Friday, 12 August 2016

Steel Magnolias - Review

Hope Theatre, London


****


Written by Robert Harding
Directed by Matthew Parker


Maggie Robson

A beautifully bittersweet comedy/drama, set entirely in a small Louisiana town’s hair salon, Steel Magnolias focusses on six women from all walks of life who we discover have a bond between them stronger than the volumes of hairspray securing their expertly coiffured styles.

Written by Robert Harding, the book is based on his experience of his sister's death and by the end of the show’s press night never mind a dry eye, there wasn't a person in the audience who wasn't sobbing uncontrollably.

Samantha Shellie's performance as Shelby is key to the plot. Her fast approaching wedding and dire health conditions knit the piece together and Shellie's understated performance lends itself well to the piece, particularly in contrast to the high energy given from all six actresses that does not drown her out.

Playing Shelby’s mother, Stephanie Beattie is M'Lynn. Throughout the narrative we see M'Lynn constantly battling with her daughter over the wedding and her fragile health conditions and her future. She may be a a concerned controlling mother, but she has good intentions. The raw emotion though, that she portrays in the final scene, is remarkable.

There is similar excellence from the redoubtable Maggie Robson playing Ouiser Boudreaux. Robson’s manic characterisation of the older Southern woman is sheer perfection, from her ever changing voice to her eccentric movement. Quite simply she is a woman who has seen it all, done it all and we love her for it.  And as Truvy, the salon’s owner, Jo Wickham is a treat. Wickham can shift from have the audience clutching their sides with laughter to holding their breath trying not to sob within the space of about 30 seconds. The care and time that she has invested into her character is evident.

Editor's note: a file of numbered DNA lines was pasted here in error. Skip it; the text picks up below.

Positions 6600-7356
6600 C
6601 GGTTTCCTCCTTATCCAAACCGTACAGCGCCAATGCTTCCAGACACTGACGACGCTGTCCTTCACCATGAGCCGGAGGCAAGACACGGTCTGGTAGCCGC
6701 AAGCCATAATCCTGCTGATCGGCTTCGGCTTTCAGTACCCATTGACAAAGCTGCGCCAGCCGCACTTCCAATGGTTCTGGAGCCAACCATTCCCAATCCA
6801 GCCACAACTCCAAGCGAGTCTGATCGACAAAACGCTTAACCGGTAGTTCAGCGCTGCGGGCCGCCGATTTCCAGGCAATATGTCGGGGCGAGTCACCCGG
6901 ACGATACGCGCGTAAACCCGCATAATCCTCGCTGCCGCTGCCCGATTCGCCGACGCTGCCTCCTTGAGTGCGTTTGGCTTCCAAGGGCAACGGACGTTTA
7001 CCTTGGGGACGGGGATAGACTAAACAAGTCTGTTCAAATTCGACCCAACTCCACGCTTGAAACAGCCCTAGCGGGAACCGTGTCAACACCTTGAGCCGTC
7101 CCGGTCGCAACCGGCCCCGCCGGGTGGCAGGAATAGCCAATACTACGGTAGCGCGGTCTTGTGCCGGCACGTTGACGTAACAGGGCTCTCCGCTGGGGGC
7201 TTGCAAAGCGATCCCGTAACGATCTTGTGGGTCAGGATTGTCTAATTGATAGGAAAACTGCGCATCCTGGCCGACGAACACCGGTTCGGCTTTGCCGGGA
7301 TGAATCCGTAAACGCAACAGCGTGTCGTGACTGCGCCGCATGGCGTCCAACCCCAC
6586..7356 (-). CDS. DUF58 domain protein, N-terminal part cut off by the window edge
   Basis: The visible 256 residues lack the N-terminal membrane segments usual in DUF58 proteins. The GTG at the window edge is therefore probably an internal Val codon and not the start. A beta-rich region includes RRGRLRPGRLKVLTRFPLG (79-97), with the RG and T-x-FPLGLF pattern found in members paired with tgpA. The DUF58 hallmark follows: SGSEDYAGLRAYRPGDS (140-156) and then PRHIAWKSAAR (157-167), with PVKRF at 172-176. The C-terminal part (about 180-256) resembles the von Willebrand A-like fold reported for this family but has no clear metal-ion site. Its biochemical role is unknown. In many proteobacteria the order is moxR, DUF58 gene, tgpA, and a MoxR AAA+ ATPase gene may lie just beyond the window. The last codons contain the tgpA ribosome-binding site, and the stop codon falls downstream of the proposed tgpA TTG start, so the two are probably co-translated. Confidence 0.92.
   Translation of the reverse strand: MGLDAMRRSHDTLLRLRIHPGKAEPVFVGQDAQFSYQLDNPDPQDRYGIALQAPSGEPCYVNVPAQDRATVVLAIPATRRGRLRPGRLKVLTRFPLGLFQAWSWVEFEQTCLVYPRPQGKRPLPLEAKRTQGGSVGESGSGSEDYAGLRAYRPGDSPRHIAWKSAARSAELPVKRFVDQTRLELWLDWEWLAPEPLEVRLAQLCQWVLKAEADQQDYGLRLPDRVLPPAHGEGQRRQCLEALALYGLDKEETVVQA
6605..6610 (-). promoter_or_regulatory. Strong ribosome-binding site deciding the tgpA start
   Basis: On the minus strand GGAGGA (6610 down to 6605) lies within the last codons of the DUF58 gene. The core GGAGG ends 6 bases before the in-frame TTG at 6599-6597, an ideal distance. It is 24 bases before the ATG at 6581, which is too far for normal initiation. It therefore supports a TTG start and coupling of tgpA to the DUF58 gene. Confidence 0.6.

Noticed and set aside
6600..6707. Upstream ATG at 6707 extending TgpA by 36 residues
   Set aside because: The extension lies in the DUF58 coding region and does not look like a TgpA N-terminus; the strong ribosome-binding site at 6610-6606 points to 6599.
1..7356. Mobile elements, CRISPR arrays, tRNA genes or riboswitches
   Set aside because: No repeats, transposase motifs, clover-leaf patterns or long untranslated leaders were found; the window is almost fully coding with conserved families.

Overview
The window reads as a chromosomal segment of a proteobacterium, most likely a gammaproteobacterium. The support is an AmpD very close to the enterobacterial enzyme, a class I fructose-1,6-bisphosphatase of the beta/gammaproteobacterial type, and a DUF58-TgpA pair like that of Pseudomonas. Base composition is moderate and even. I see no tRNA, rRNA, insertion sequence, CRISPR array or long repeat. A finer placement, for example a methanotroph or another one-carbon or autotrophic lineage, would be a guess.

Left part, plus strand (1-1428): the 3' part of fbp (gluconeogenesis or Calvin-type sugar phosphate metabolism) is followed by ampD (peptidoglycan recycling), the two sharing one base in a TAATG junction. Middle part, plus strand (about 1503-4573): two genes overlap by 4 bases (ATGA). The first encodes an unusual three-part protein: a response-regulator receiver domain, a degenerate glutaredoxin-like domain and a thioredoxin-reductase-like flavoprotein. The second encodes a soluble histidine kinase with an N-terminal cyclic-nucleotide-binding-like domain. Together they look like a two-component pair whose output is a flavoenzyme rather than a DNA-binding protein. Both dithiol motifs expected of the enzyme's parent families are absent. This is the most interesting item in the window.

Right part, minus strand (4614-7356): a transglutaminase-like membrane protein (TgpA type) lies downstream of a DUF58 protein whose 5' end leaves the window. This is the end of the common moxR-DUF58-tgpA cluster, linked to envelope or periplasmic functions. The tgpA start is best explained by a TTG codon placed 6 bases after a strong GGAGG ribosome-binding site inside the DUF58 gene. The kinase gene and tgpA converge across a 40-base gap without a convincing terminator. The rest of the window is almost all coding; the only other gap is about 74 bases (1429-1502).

Matthew Parker does a fine job working within the Hope Theatre’s compact space. And paired with Rachael Ryan’s fun and engaging set that creates a fully functioning salon, complete with stationary blow-dryer and hair washing station, the audience are made to feel engulfed in the on stage action.  Throughout, the cast do themselves proud offering a whirlwind of female empowerment and a masterclass in acting.


Runs until 3rd September
Reviewed by Charlotte Darcy
Photo credit: LH Photoshots

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